We often hear about Carbon Monoxide as the silent killer in our homes, but what if I told you there is another little known gas that could be seeping in your home that kills 27 times more people on average and causes 1,100 deaths per year? Yes it’s true and this dangerous gas is called Radon.
Radon is a radioactive, colourless, odourless gas that is naturally present throughout most homes. the gas is emitted in varying quantities. It comes from Uranium, which is naturally present in rocks and soils. Studies show that Radon in higher concentrations can be a leading cause of lung cancer.
As Radon is emitted from the ground, it quickly moves into the atmosphere into relatively harmless concentrations. But in confined unventilated spaces in buildings, basement and underground areas , the concentration levels can become dangerously high.
More thorough research was conducted in the UK during the 1970’s and 1980’s which recognized the concentrations of Radon in residential dwellings and buildings that indicated concentrations reached a significantly high level which would present a risk of lung cancer.
Following this research, the UK government introduced a series of policies and regulations for the monitoring, recording and reporting of Radon levels, as well as some form of guidance in terms of the mitigation of Radon levels in building. In 1991, building regulations first introduced a requirements that Radon protection measures be incorporated within the design of mew buildings.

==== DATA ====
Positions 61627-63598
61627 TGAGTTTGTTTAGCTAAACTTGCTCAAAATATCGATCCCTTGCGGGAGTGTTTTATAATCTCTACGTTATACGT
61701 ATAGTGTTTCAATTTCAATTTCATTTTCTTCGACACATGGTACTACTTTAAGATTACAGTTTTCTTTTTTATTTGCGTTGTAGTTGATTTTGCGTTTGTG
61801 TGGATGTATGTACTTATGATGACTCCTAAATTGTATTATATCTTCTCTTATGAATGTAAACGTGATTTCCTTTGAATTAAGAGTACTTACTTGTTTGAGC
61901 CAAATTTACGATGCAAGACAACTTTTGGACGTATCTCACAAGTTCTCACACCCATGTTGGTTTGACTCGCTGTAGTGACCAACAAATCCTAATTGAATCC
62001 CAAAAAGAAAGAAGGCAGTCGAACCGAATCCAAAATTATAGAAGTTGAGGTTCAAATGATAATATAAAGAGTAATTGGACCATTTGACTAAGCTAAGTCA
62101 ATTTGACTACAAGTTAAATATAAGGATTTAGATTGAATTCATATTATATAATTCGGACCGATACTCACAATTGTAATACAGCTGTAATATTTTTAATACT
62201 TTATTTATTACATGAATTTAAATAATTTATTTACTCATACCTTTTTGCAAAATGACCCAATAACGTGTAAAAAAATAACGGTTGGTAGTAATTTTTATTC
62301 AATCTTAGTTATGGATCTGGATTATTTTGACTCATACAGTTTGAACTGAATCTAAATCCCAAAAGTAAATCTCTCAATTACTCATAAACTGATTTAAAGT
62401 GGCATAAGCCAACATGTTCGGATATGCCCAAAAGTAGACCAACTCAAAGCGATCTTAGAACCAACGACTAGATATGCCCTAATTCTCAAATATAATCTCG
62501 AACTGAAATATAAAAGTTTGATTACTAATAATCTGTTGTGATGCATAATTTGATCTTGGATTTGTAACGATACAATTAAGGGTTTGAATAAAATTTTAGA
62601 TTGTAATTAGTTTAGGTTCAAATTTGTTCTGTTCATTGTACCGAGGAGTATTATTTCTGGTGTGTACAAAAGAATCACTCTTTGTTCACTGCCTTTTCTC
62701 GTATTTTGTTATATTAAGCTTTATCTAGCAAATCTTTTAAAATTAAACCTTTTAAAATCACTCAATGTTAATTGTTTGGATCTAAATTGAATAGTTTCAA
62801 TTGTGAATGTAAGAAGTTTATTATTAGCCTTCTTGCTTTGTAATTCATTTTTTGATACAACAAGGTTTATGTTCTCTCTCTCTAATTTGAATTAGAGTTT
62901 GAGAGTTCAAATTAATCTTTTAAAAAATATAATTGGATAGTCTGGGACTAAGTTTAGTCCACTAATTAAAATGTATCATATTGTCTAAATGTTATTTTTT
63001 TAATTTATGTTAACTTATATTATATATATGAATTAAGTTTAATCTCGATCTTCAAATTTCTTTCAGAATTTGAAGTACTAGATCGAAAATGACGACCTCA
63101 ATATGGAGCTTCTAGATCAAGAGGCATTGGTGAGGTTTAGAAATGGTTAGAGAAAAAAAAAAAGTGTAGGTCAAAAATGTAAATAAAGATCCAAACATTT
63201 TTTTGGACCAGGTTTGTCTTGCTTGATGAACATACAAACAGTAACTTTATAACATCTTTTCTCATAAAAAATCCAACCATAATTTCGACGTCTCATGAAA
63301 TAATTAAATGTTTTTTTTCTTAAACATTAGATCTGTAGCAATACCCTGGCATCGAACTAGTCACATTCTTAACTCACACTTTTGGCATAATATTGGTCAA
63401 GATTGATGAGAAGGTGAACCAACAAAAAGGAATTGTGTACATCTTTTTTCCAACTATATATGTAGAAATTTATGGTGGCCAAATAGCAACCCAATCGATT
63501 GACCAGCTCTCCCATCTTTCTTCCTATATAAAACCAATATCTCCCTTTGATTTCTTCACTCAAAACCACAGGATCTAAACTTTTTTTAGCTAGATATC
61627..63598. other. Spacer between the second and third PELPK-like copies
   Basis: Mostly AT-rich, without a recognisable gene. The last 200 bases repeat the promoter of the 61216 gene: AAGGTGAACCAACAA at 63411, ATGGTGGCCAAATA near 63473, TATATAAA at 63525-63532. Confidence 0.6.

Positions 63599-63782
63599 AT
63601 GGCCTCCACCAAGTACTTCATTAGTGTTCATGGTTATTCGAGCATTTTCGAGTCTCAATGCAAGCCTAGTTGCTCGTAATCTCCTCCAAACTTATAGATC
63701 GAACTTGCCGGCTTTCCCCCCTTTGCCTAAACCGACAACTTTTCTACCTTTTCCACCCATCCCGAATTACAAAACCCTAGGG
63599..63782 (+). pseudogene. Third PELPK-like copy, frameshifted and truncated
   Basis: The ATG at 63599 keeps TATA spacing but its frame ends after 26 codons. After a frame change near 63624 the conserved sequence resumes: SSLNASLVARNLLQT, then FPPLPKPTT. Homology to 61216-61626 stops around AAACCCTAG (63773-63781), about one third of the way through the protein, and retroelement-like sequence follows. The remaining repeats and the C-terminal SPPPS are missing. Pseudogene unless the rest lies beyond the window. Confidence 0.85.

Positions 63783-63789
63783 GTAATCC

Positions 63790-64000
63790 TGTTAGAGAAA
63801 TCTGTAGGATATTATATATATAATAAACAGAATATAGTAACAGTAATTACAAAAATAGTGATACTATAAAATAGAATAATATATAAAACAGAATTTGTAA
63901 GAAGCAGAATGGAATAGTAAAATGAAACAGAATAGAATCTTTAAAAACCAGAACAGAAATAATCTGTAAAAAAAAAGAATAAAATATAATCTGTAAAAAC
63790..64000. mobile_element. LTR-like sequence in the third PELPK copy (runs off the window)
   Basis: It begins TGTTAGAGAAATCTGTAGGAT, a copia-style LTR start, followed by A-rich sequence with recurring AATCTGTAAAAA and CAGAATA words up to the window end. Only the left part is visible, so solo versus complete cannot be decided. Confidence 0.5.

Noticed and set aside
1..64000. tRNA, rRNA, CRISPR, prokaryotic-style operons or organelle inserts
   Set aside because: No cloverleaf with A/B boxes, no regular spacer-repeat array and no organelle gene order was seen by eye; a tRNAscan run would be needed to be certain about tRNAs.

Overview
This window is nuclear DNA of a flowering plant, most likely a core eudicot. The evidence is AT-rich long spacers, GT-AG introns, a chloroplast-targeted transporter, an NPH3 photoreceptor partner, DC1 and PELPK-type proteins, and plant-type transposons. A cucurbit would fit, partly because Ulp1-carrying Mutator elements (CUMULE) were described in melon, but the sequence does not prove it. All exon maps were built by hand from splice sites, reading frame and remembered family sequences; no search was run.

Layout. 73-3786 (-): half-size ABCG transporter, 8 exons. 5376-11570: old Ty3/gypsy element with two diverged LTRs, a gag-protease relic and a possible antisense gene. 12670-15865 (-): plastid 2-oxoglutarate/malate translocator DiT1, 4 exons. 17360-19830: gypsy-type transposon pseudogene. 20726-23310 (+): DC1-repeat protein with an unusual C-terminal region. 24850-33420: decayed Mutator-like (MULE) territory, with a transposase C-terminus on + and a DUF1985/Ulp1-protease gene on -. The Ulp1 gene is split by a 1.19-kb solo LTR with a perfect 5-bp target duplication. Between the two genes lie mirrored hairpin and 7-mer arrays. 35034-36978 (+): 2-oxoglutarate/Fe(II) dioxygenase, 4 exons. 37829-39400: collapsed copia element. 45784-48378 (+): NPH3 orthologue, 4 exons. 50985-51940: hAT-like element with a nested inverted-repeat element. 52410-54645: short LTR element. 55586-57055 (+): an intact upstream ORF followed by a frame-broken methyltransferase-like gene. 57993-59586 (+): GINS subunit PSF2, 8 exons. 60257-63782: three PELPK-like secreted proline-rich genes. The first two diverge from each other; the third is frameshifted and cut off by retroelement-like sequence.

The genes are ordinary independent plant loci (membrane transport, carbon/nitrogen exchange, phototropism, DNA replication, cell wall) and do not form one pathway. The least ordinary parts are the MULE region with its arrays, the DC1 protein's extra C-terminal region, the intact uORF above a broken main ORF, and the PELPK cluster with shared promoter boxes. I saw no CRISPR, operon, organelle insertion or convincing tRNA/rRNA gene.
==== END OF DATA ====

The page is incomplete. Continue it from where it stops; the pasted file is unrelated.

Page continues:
Radon itself does not really cause sever tissue damage. Radon gas can be inhaled and exhaled with little damaging effect, however the precipitation of isotopes within the lung tissue, and their degradation can have a serious carcinogenic effect.
Based on current research, it is estimates that 1,100 lung cancer deaths per annum are a direct result of exposure to high concentrations of Radon. This is much higher that the reported number of deaths of people with lung cancer associated with asbestos.
Radon levels are measured in Becquerels per cubic metre (Bq/m3). In the UK, the action level is 200 Bq/m3. . Which would represent the recommended limit for the activity concentration of Radon is UK homes. With Radon levels that high, the lifetime risk of a non-smoker developing lung cancer is less than 1 in 200, but increases to 1 in 7 for a current smoker.
Concentration levels of Radon within buildings can vary quite a but and are influence by a number of factors, such as location. Some parts of the UK will have higher that normal levels due to the nature of the underlying bedrock. Buildings that have a higher level of natural or mechanical ventilation tend to have lower concentrations of Radon, for example where the ground floors have a ventilated cold below them.
Public Health provides information on Radon. If you are worried about Radon, the first thing to do is to find out whether or not your home is affected. If it is, there is no need to panic, however, there are a wide range of remedial measures, from various forms of ventilation remedies, to active Radon pumps which will suck the gas out of your home.
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